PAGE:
All tobacco smoke is full of the same toxic poisons – it doesn’t matter if the cigarettes you smoke are tailor-mades or rollies, menthols or non-menthols, or if they taste light or heavy, smooth or harsh.
The best way to escape this con is to quit smoking.
Frequently asked questions
What about heated tobacco products?
All forms of tobacco are harmful. The aerosol from heated cigarettes, also known as heat-not-burn, contains many of the same poisonous cancer-causing chemicals as cigarette smoke...
What about e-cigarettes?
While e-cigarettes don’t contain tobacco, they do contain hundreds of chemicals: some are known to be harmful to inhale and many haven’t been tested at all. Most e-cigarettes contain nicotine, which is highly addictive. People who use e-cigarettes are more likely to go on to smoke than people who don’t use e-cigarettes...
1. Winnall WR. 12.4 Emissions from tobacco products, https://www.tobaccoinaustralia.org.au/chapter-12-tobacco-products/12-4-emissions-from-tobacco-products (2022, accessed 19 Sep 2022).
2. Henning RJ, Johnson GT, Coyle JP, et al. Acrolein can cause cardiovascular disease: a review. Cardiovasc Toxicol 2017; 17: 227-236.
3. U.S. Department of Health and Human Services. How tobacco smoke causes disease: the biology and behavioral basis for smoking-attributable disease. A report of the Surgeon General. 2010. Atlanta, GA: U.S. Department of Health and Human Services, Centers for Disease Control and Prevention, National Center for Chronic Disease Prevention and Health Promotion, Office on Smoking and Health.
4. Hughes K, Meek ME, Walker M, et al. Concise International Chemical Assessment Document 30: 1,3-BUTADIENE: HUMAN HEALTH ASPECTS, https://apps.who.int/iris/bitstream/handle/10665/42367/9241530308.pdf?sequence=1&isAllowed=y (2001, accessed 19 Sep 2022).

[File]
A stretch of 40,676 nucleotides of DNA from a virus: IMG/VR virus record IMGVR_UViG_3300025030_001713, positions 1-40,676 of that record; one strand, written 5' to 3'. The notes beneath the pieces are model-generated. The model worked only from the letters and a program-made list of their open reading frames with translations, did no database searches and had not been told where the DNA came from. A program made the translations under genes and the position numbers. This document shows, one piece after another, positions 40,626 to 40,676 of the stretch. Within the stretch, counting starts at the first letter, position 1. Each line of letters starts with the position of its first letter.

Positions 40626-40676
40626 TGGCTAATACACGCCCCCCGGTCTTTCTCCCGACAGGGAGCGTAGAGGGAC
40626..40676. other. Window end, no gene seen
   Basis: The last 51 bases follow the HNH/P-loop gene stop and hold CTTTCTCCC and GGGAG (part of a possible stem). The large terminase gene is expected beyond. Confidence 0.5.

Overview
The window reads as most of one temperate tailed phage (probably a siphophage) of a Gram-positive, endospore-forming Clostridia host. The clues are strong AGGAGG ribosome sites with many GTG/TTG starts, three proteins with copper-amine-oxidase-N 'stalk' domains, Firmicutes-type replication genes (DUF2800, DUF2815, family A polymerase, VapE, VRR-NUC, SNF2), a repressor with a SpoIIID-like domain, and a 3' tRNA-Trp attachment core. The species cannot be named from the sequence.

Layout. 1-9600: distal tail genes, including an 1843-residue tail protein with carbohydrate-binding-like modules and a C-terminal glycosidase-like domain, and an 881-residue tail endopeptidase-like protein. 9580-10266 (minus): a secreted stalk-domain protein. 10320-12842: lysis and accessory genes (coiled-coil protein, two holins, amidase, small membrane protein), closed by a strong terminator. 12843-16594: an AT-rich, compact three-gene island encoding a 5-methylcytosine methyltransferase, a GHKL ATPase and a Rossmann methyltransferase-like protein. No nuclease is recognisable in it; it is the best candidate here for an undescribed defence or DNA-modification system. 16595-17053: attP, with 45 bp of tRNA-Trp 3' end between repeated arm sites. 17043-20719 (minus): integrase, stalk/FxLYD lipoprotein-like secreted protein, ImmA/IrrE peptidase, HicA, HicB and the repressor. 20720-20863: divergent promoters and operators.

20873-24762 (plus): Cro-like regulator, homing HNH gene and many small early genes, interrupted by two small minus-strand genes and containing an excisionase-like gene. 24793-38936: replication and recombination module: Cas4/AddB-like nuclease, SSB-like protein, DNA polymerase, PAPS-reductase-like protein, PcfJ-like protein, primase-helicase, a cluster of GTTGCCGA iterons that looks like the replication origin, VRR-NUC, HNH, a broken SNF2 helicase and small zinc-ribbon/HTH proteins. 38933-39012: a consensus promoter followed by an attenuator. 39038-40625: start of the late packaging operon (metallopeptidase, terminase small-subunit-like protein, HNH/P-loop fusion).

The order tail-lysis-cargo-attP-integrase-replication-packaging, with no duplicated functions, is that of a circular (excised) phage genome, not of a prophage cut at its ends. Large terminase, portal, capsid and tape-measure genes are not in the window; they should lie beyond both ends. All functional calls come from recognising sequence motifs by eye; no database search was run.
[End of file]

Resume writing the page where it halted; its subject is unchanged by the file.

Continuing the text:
5. Fowles J and Dybing E. Application of toxicological risk assessment principles to the chemical constituents of cigarette smoke. Tob Control 2003; 12: 424-430.
6. Hecht SS and Hoffmann D. Tobacco-specific nitrosamines, an important group of carcinogens in tobacco and tobacco smoke. Carcinogenesis 1988; 9: 875-884.
7. Winnall WR. 12.6 Additives and flavourings in tobacco products, https://www.tobaccoinaustralia.org.au/chapter-12-tobacco-products/12-6-additives-and-flavourings-in-tobacco-products (2022, accessed 19 Sep 2022).
8. U.S. Department of Health and Human Services. The health consequences of involuntary exposure to tobacco smoke: a report of the Surgeon General. 2006. Atlanta, GA: US Department of Health and Human Services, Centers for Disease Control and Prevention, Coordinating Center for Health Promotion, National Center for Chronic Disease Prevention and Health Promotion, Office on Smoking and Health.
9. U.S. Food and Drug Administration. Harmful and Potentially Harmful Constituents (HPHCs), https://www.fda.gov/tobacco-products/products-ingredients-components/harmful-and-potentially-harmful-constituents-hphcs (2022, 19 Sep 2022).
10. Talhout R, Opperhuizen A and van Amsterdam JG. Sugars as tobacco ingredient: effects on mainstream smoke composition. Food Chem Toxicol 2006; 44: 1789-1798.